LCC: When did you start drawing there?

RH: The first show I attended and drew was September 25, 2008. The audience was very sparse, and the late Bob Guida was on stage. Here was this huge man, playing a huge electric guitar and singing like a great big fat angel. He was just wonderful. The second show I went to, Ernie Vega was playing. And he was great, and again the house was inexplicably sparse. Ben and I looked at each other and said, is it always like this? Jalopy is quite a welcoming, friendly place, so I soon felt fine about going there alone.

LCC: Does this relate to a career in commercial art for you?

RH: I studied Illustration and Cartooning at School of Visual Arts here in New York. I like illustrating performing arts particularly, because of my long background in dance. I’ve done a small amount of editorial illustrating, and I do a little other commercial illustration. Mostly, I seem to sell my pictures and reproductions to individual customers.

LCC: Why do you do this? It’s not like this is ever going to get any space at brooklynvegan or stereogum…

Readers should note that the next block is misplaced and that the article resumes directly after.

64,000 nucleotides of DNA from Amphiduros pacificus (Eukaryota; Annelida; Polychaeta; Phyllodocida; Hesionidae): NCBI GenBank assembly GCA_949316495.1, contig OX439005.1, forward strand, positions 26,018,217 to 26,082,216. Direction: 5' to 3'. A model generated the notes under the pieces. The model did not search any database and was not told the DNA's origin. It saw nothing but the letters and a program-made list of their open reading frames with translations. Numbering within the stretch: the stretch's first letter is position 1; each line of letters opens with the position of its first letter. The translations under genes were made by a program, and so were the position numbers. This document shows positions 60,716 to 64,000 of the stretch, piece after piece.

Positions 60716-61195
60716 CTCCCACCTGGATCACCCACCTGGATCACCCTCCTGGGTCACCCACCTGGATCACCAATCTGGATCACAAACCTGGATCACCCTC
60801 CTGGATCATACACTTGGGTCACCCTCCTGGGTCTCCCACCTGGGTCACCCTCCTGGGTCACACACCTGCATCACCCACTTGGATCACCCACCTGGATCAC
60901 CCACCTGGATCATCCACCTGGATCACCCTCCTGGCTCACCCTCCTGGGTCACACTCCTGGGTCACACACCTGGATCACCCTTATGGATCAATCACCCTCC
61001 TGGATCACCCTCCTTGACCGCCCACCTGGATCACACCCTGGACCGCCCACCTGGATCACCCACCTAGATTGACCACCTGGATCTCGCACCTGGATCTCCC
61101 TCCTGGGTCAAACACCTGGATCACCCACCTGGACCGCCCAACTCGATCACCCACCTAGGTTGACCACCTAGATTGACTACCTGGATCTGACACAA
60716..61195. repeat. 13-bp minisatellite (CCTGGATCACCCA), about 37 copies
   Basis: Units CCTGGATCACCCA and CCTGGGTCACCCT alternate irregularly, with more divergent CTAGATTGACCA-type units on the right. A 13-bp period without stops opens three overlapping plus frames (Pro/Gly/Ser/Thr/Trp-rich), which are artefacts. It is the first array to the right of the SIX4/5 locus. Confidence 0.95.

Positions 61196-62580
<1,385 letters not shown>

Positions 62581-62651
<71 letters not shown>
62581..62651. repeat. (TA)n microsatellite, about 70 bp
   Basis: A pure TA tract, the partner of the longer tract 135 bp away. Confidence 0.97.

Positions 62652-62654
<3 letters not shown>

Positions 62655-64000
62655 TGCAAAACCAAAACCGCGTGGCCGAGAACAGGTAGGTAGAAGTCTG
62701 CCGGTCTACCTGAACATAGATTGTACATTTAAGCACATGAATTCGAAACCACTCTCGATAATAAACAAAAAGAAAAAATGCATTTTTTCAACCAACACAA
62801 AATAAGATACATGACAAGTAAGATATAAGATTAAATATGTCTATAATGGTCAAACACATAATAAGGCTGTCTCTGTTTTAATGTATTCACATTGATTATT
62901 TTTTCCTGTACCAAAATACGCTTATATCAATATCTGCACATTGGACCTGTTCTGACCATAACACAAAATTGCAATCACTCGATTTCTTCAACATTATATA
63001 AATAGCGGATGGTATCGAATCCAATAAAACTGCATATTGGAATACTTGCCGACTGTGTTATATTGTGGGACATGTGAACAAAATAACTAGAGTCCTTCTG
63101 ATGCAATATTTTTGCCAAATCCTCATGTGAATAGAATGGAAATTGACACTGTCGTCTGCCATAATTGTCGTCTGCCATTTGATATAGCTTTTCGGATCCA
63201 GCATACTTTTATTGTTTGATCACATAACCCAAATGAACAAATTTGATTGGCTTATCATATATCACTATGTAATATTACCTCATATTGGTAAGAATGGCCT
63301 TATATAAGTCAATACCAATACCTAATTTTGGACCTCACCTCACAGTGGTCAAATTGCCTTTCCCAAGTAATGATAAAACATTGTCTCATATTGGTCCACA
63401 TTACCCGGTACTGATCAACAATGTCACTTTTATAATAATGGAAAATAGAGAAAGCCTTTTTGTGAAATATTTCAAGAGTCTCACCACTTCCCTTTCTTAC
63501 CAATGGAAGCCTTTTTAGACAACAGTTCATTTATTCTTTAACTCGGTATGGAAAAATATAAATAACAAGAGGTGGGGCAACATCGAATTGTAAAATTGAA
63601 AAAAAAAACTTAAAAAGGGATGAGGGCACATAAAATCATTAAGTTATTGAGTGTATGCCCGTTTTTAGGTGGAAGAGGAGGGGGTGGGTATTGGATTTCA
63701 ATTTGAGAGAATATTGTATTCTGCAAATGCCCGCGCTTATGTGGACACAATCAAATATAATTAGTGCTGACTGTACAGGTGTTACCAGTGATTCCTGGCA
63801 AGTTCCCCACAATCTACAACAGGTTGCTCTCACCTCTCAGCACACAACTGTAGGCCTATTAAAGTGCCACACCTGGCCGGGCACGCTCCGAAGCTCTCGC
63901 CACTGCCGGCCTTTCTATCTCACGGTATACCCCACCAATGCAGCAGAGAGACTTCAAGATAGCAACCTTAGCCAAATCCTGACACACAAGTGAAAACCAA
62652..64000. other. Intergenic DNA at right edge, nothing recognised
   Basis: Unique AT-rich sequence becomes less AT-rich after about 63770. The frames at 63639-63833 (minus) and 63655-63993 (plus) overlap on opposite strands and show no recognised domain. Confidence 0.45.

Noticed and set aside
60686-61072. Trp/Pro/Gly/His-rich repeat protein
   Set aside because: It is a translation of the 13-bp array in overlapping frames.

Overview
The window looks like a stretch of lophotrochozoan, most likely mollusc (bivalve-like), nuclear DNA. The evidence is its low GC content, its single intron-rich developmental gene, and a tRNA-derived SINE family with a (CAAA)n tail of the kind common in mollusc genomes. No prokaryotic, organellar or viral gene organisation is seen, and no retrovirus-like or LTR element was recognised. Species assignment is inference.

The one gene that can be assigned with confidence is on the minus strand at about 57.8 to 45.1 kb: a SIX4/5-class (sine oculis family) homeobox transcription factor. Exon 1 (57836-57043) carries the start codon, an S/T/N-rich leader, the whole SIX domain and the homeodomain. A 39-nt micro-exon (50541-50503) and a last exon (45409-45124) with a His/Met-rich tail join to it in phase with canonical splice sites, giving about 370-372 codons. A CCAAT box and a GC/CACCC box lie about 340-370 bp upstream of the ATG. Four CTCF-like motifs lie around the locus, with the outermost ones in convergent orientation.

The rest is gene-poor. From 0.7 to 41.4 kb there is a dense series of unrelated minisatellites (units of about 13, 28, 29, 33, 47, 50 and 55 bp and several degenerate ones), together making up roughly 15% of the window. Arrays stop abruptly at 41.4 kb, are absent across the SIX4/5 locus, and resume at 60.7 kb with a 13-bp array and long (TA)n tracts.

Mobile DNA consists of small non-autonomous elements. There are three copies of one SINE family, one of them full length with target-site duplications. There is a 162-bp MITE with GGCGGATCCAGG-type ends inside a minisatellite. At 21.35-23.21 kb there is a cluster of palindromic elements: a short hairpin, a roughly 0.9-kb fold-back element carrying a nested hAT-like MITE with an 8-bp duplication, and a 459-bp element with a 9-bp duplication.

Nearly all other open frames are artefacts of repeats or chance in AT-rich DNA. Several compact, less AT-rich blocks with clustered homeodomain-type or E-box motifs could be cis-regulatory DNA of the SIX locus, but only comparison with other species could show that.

RH: For me it’s an active interaction with the music, like I am still dancing. I think that’s probably the hit! I love the way bodies arrange themselves in order to make music. I love to enjoy good music. The Jalopy Theatre itself is a muse for me – I’m fascinated with the way it works as an experience for performer and audience. There’s a proscenium, and enough separation, but also a close proximity. It’s kind of a perfect blend of formality and intimacy.

LCC: At what point did you realize that you had something here, that this was a scene that really deserved to be documented?

RH: By the time I’d filled the first sketchbook, I knew I was witnessing a special moment in a special place. Seats were filling up; talented, dedicated people were in the audience and on the stage, also hanging out and having dialogue, musical and otherwise. The Jalopy is really a pillar of my neighborhood and has a fantastic energy. It’s fun to be there. I’ve filled up some sixteen sketchbooks now almost entirely at Jalopy.